When Allison Restemayer from West Fargo was almost 2 years old, she was diagnosed with a rare genetic disorder. Allison’s parents were told she would become severely mentally delayed by age 3, and that she would likely pass away by 10 years old.
Over the past several years, Allison has been able to get a new — very expensive — therapy that has helped slow the progression of her disorder. Because there are currently no longer lifetime limits on coverage, Allison’s family has been able to afford this treatment. Today, Allison is 16 years old.
Allison also needs physical therapy multiple times per week to truly make a difference in her life day-to-day and to help her live longer. Her private insurance covers just 12 physical therapy appointments per year. Allison is one of many children with disabilities or special needs on Medicaid, which covers the rest of her physical therapy. For her, it has been a lifeline.
Allison and her mother, Jennifer, are inspirations. For them, affordable, accessible health care is real life. And Jennifer will do just about anything to make sure Allison gets it. Unfortunately, politics is getting in the way.
I’ve long said there are good pieces of the health reform law and parts that need to be fixed. Since 2013, I’ve regularly held my health care advisory board meetings comprised of health care leaders across North Dakota to talk about how we can improve health care. Over the past three and a half years, I’ve offered a slew of reforms to make the health reform law work better for families and businesses. This is a discussion Republicans and Democrats must have. It’s well past time to stop politics and do policy. But the starting point can’t be taking away health care for families.
The U.S. House of Representatives recently passed a health care bill that would rip away health coverage from 23 million Americans by 2026, including more than 30,000 North Dakotans. It would enable insurance companies to impose lifetime maximums on coverage, which many North Dakotans like Allison would reach in no time.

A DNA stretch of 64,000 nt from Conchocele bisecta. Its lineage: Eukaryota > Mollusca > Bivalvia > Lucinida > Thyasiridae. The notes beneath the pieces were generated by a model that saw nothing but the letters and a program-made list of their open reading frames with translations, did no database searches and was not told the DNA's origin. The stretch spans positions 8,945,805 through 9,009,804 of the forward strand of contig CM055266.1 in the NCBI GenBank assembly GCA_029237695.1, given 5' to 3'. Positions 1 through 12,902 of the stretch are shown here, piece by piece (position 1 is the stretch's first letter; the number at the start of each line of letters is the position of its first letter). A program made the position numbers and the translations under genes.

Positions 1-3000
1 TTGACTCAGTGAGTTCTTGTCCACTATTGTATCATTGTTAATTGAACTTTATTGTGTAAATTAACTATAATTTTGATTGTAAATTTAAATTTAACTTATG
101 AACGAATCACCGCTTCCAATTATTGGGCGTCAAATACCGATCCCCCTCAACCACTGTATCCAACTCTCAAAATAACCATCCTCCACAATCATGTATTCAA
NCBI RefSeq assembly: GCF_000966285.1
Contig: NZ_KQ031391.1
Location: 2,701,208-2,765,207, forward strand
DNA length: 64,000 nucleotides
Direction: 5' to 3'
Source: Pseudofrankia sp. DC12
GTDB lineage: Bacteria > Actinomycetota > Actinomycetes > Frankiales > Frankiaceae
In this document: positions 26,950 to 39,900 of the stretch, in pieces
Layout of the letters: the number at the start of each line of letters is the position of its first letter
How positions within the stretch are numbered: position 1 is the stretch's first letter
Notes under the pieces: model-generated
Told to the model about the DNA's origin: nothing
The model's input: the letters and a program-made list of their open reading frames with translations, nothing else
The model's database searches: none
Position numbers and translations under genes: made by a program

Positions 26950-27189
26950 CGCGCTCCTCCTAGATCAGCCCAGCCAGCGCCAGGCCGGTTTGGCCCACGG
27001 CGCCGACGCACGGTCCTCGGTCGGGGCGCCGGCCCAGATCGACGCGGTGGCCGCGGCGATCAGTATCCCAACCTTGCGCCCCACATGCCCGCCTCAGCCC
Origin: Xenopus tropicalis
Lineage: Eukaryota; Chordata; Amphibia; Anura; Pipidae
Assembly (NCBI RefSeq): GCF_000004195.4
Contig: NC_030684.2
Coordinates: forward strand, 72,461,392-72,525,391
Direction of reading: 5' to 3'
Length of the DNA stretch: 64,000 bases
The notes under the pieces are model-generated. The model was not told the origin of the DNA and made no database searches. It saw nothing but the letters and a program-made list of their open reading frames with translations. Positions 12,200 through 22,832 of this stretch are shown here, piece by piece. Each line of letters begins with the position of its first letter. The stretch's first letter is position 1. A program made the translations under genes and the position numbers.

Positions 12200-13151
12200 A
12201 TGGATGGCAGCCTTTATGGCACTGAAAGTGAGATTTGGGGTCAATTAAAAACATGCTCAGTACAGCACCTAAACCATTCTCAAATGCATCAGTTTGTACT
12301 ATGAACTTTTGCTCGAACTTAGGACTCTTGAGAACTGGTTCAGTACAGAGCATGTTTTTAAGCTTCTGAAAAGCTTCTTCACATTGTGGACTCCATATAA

According to the nonpartisan Congressional Budget Office report, the bill would take an ax to Medicaid, cutting about $830 billion from the lifesaving, cost-effective program that has enabled 90,000 North Dakota children and individuals with disabilities, seniors and low-income families to get affordable, quality health care. The bill would take away treatment for opioid abuse that has reached epidemic proportions in North Dakota, as Medicaid also covers 17.4 percent of opioid treatment payments in our state.
The Republican health care bill would disproportionately hurt those who rely on rural hospitals and rural health clinics for coverage. Without Medicaid to support these hospitals and the patients they serve, these hospitals and clinics could go away.
The CBO report explicitly confirms that the bill also could make health coverage unaffordable for those with pre-existing conditions, like asthma, diabetes, cancer, or being pregnant — including more than 300,000 North Dakotans.
It would do all of this damage while giving a tax cut to individuals making more than $200,000.
Those who voted for it should know better. It wasn’t a vote for North Dakota.
Just as the House bill was crafted and pushed through behind closed doors, the same thing happened in the U.S. Senate. Just 13 senators drafted a bill to revamp the health care system.
Plus, action and uncertainty caused by the administration — as well as Congress — is creating instability in the insurance markets, threatening significant cost increases for consumers in 2018. Independent reports from CBO and Standard & Poor’s have said the insurance markets are expected to stabilize this year unless the administration causes disruptions. This can't be how health care works.
Health care is personal. No family should have to choose between lifesaving care for a loved one and bankruptcy. Allison and her mother have stood up to tell their story. Now we must stand up for North Dakotans like Allison who need affordable, quality care. It’s because of that care that Allison’s story continues. Let’s help it keep moving forward.